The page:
The social model highlights two key elements which cause 'disability'. They are both visible and invisible: the physical and attitudinal barriers. The social model clearly teases out the problems of disability that, in fact, are embedded in the way social and physical barriers are systematically organized in society, outside the body and mind of impaired persons. There have been attempts to promote the idea

that physical barriers are the key problems in the lives of impaired bodies. However, Butler and Bowlby (1997:411) argue that, in fact, barriers in the built environment cover only a small proportion of disabled people's concerns; it is the social environment, social attitudes and behaviour towards disabled people, which requires change.

As Verbrugge and Jette (1994:9) highlight, "disability is not inherent in a person [...] it denotes a relationship between a person and her/his environment". The physical environments in this approach are significantly constructed through social processes. Hall and Imrie (1999:409) refer to "obstacle courses characterised by a range of social, attitudinal, and physical environments". The ways disabled people become excluded within society cannot be understood without an appreciation of the experience of disability as well as recognition that life and society are situated, contextualised and reproduced in space (Kitchin, 1998:343-344). Therefore, insight into how those socio-spatial factors affect disabled people's lives is produced by studying daily life experiences in built environments.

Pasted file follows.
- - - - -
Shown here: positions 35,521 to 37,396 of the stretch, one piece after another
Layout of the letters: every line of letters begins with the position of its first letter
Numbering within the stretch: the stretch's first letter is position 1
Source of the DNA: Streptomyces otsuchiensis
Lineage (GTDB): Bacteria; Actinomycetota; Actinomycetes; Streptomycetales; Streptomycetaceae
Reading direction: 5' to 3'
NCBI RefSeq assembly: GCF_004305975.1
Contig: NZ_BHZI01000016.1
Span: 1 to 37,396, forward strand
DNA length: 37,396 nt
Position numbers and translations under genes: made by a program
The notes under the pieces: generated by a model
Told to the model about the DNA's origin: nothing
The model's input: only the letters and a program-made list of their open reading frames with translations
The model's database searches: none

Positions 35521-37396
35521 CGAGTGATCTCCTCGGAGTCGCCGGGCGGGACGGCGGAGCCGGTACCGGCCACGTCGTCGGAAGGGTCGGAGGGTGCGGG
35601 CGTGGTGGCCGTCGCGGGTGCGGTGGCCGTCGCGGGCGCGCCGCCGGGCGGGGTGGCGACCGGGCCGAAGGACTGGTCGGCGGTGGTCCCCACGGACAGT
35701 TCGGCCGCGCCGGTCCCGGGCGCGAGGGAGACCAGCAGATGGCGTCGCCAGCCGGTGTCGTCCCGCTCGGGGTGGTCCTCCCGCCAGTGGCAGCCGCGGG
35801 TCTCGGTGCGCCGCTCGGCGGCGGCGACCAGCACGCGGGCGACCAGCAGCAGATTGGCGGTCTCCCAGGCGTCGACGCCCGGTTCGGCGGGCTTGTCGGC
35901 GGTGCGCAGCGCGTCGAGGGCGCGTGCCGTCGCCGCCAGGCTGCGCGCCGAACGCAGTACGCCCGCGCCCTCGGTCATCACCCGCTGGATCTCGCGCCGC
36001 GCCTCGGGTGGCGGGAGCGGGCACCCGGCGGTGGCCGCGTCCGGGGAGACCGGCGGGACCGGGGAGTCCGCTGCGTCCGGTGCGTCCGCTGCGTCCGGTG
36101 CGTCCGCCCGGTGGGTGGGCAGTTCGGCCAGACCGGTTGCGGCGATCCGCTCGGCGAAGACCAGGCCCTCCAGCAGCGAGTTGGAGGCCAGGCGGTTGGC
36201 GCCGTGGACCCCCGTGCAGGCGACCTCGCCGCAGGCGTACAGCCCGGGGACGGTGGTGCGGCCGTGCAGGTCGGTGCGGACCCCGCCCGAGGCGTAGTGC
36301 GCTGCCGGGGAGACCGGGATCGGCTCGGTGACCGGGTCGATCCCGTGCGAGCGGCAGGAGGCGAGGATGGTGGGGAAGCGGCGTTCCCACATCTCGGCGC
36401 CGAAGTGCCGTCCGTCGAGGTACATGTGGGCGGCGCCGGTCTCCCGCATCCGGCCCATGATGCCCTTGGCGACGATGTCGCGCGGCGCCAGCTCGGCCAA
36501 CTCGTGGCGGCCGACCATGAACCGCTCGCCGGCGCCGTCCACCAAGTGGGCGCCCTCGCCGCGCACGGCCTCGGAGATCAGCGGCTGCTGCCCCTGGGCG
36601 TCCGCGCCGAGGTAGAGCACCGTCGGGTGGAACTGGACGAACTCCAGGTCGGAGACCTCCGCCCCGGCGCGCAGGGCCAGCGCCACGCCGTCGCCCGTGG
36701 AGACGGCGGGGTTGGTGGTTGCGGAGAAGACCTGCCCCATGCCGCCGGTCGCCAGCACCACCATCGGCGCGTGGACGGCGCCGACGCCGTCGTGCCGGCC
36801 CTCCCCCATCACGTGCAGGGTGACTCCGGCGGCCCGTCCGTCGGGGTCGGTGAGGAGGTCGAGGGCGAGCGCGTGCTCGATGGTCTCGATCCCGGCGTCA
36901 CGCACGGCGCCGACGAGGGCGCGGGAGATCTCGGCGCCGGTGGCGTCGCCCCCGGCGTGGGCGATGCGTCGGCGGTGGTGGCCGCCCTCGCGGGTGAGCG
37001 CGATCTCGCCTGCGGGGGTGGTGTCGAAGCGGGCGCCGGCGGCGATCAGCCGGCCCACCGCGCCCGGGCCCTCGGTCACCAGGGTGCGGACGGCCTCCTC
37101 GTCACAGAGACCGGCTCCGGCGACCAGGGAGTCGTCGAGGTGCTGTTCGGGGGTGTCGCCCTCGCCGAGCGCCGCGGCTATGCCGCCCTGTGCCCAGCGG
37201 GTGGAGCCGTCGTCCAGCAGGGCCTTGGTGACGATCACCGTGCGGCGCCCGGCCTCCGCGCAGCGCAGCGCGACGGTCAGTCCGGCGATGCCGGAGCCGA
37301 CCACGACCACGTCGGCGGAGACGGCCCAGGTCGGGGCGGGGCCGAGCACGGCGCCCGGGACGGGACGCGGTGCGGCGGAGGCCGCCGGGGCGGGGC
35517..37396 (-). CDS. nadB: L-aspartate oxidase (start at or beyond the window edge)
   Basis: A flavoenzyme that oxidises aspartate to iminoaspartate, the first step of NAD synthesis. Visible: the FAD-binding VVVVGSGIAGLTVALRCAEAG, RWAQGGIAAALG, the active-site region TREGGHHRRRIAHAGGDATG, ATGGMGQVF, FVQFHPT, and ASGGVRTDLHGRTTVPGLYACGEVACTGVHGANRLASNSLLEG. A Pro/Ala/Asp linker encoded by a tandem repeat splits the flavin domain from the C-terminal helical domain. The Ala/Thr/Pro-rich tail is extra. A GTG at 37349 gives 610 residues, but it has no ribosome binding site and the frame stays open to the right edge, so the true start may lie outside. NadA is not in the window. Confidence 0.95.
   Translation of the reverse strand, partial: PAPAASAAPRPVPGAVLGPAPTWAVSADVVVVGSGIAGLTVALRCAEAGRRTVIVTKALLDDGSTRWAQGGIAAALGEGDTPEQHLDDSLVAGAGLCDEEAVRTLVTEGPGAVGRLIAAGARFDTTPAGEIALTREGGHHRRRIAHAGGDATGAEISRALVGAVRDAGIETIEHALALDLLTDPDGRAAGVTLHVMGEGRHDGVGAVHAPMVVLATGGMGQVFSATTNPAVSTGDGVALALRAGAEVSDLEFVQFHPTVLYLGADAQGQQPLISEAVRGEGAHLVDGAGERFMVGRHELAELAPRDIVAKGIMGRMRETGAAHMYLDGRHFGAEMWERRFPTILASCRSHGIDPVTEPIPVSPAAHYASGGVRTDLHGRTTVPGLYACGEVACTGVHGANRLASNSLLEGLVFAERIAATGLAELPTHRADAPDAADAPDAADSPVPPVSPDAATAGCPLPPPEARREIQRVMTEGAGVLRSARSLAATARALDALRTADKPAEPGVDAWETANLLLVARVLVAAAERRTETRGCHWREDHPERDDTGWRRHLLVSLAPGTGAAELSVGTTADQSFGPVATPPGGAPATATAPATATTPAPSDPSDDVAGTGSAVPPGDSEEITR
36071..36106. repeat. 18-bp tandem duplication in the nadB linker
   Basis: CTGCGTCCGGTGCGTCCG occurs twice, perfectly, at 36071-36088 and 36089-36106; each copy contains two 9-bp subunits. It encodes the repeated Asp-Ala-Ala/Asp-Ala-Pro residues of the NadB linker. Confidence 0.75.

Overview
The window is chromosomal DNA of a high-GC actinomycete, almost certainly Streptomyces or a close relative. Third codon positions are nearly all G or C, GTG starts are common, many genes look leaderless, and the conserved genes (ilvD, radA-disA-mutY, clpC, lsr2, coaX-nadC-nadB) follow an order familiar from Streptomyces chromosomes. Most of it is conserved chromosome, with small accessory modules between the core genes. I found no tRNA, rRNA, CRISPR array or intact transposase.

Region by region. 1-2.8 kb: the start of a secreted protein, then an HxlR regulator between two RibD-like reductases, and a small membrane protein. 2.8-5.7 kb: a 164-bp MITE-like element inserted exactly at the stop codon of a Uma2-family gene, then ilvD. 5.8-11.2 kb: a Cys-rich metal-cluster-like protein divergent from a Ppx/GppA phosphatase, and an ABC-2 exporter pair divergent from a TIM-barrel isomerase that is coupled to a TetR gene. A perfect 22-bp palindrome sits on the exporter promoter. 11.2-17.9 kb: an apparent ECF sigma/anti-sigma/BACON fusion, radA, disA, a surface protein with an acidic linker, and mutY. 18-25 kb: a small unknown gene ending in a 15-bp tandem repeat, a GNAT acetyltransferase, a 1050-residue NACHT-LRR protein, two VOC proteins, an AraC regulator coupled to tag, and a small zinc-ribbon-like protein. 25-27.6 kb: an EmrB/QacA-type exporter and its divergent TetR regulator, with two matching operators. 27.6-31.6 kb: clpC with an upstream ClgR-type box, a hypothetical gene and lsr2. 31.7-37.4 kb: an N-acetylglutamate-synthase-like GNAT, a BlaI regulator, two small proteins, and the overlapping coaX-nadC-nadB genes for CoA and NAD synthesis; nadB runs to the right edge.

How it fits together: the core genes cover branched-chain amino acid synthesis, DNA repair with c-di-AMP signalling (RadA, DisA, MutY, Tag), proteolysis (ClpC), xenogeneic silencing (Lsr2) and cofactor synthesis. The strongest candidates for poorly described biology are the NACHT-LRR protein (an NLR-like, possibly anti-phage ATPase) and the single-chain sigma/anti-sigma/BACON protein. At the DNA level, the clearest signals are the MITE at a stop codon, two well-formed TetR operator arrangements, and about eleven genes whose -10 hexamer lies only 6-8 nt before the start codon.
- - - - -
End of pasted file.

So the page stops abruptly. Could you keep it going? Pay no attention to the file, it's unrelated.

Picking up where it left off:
3. Methodology

This section discusses two research procedures related to an exploration spatial behaviours and needs of disabled people. The first is based on quantitative approach. It lines in the thoughts that 'disability' and 'inaccessibility' connected to medical/individual aspects or as disability studies community called 'individual model of disability'. The unit of analysis is therefore the personal physical limitations in which mutually effect the surrounded physical constraints. The research process tend to be emphasised on measuring and providing physical evidences in order to prove and validate spatial size and shape required by the subjects of experiment. The latter method is in the qualitative approach. It is based on the idea that 'inaccessibility' strongly links to the social process where the disability issue is situated. The unit of analysis focuses on wider social and cultural dimensions. By engaging with the research participant, the research process is able to provide deeper understandings of the relationship between disabled people and her/his daily living environments. This approach seeks to understand the meanings of (in) accessible environments through the eyes and experiences of the disabled participant.

3.1. Quantitative approach: Measure the behaviours and needs in quasi-experiments

The first case utilized three stages, each using different techniques, which are;

• A Post-Occupancy Evaluation (POE) of the satisfaction of the domestic environment with the

behaviour of disabled dwellers;

• A quasi experiment to evaluate the optimal spatial size and shape of the wheelchair users; and

• Structured, closed-end questionnaires to determine the level of satisfaction among co-residents for

housing modification in accordance with design for all guidelines.

The POE assessed the area and user satisfaction to identify the need for spatial modification. The characteristics of spatial size and shape that affected the living behaviours of wheelchair-bounded users are focused. The analysis revealed the type of spatial behaviour that affects the spatial sizes and needs.